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I’d love to hear what upcoming book releases you’re waiting on this Wednesday? Leave me your link in the comments below and I’ll stop by and check out your WoW selection for this week. 🙂

Ten Underrated Books Every Book Lover Should Read

top ten tuesday

Top Ten Tuesday is a fun weekly meme hosted by The Broke and the Bookish. This week’s topic is Ten Underrated/Hidden Gem Books I’ve Read In The Past Year Or So (up to you if you want it to be those published in the past year or so or just ANY underrated book you’ve read recently).

I think nearly all of the books I read last year have ended up being extremely popular so I decided to tweak this week’s topic a bit to make it a better fit for me.  I chose to spotlight books that even though they probably have a fair number of reviews on Goodreads, they still live in the shadows of their more famous counterparts.  I’ve structured my list, therefore, as a kind of “If you like this book by this author, here’s another lesser known title you should take a look at because it’s just as fabulous.”

Ten Underrated Books Every Book Lover Should Read

* * * * *

1. Tender is the Night by F. Scott Fitzgerald

(If you liked The Great Gatsby, read this.)

Everyone has heard of, and most have read Fitzgerald’s most famous work The Great Gatsby, but Tender is the Night is actually my favorite of his works.  I remember not fully appreciating Gatsby the first time I read it as a sophomore in high school, but then I happened to pick up this book. I loved it so much that I ended up going back to Gatsby and giving it another go, falling in love with it the second time around.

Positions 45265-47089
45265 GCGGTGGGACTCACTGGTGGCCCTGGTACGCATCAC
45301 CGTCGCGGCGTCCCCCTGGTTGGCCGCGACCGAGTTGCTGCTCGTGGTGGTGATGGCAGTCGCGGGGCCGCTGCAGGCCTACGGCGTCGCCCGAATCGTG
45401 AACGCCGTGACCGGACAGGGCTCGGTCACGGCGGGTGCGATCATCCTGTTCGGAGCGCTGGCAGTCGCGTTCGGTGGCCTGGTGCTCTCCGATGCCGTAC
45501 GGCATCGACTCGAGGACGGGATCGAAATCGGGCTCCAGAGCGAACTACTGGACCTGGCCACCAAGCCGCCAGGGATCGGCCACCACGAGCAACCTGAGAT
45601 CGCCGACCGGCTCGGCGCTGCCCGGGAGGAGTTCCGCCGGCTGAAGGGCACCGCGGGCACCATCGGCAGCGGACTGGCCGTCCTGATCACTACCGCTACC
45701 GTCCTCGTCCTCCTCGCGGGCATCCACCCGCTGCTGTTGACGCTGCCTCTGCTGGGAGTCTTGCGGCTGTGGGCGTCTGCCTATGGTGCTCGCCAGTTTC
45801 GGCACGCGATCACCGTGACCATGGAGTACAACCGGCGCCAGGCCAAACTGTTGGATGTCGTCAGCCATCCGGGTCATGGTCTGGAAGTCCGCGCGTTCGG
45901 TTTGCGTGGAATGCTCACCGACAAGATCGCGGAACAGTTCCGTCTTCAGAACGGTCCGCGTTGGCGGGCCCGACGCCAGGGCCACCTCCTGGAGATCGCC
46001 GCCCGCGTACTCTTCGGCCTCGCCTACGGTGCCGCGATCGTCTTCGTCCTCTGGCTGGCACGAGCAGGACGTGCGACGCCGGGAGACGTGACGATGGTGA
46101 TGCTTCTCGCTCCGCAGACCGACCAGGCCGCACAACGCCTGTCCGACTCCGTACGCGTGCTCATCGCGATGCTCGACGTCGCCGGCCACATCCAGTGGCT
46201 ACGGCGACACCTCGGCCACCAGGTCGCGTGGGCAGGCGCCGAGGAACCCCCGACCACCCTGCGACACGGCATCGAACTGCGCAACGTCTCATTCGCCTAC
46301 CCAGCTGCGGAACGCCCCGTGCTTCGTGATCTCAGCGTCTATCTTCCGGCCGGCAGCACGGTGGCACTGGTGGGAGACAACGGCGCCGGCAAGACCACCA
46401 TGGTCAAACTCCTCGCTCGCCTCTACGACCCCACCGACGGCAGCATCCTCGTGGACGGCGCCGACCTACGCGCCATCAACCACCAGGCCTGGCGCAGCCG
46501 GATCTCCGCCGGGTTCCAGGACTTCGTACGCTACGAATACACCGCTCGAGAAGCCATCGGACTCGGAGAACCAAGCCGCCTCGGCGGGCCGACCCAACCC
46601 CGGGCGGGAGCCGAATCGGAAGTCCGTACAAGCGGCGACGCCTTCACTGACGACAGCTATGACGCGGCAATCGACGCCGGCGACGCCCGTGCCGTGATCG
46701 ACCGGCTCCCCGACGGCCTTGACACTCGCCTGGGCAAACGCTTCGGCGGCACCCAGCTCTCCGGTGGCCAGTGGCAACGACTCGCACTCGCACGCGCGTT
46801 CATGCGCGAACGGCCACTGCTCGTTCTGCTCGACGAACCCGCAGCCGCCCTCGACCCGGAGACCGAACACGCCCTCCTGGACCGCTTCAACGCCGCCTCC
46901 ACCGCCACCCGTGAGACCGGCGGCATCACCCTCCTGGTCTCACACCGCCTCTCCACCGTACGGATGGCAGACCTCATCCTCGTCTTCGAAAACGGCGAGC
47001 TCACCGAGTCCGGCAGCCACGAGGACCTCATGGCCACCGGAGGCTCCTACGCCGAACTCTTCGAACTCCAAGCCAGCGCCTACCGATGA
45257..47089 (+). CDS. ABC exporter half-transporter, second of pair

Goodsreads Synopsis:
  Set on the French Riviera in the late 1920s, Tender Is the Night is the tragic romance of the young actress Rosemary Hoyt and the stylish American couple Dick and Nicole Diver. A brilliant young psychiatrist at the time of his marriage, Dick is both husband and doctor to Nicole, whose wealth goads him into a lifestyle not his own, and whose growing strength highlights Dick’s harrowing demise. A profound study of the romantic concept of character, Tender Is the Night is lyrical, expansive, and hauntingly evocative.  (Read more…)

* * * * *

2. Song of Solomon by Toni Morrison

(If you liked Beloved, read this.)

As powerful of a read as Beloved is, it was reading this book in graduate school that took me from liking Toni Morrison’s writings to absolutely loving them.

Goodreads Synopsis:  Milkman Dead was born shortly after a neighborhood eccentric hurled himself off a rooftop in a vain attempt at flight. For the rest of his life he, too, will be trying to fly. With this brilliantly imagined novel, Toni Morrison transfigures the coming-of-age story as audaciously as Saul Bellow or Gabriel García Márquez. As she follows Milkman from his rustbelt city to the place of his family’s origins, Morrison introduces an entire cast of strivers and seeresses, liars and assassins, the inhabitants of a fully realized black world.  (Read more…)

* * * * *

3. Alias Grace by Margaret Atwood

(If you loved The Handmaid’s Tale, read this.)

This read is every bit as enthralling as its more famous counterpart, The Handmaid’s Tale.

Goodreads Synopsis:   In Alias Grace, bestselling author Margaret Atwood has written her most captivating, disturbing, and ultimately satisfying work since The Handmaid’s Tale. She takes us back in time and into the life of one of the most enigmatic and notorious women of the nineteenth century.

Grace Marks has been convicted for her involvement in the vicious murders of her employer, Thomas Kinnear, and Nancy Montgomery, his housekeeper and mistress. Some believe Grace is innocent; others think her evil or insane. Now serving a life sentence, Grace claims to have no memory of the murders.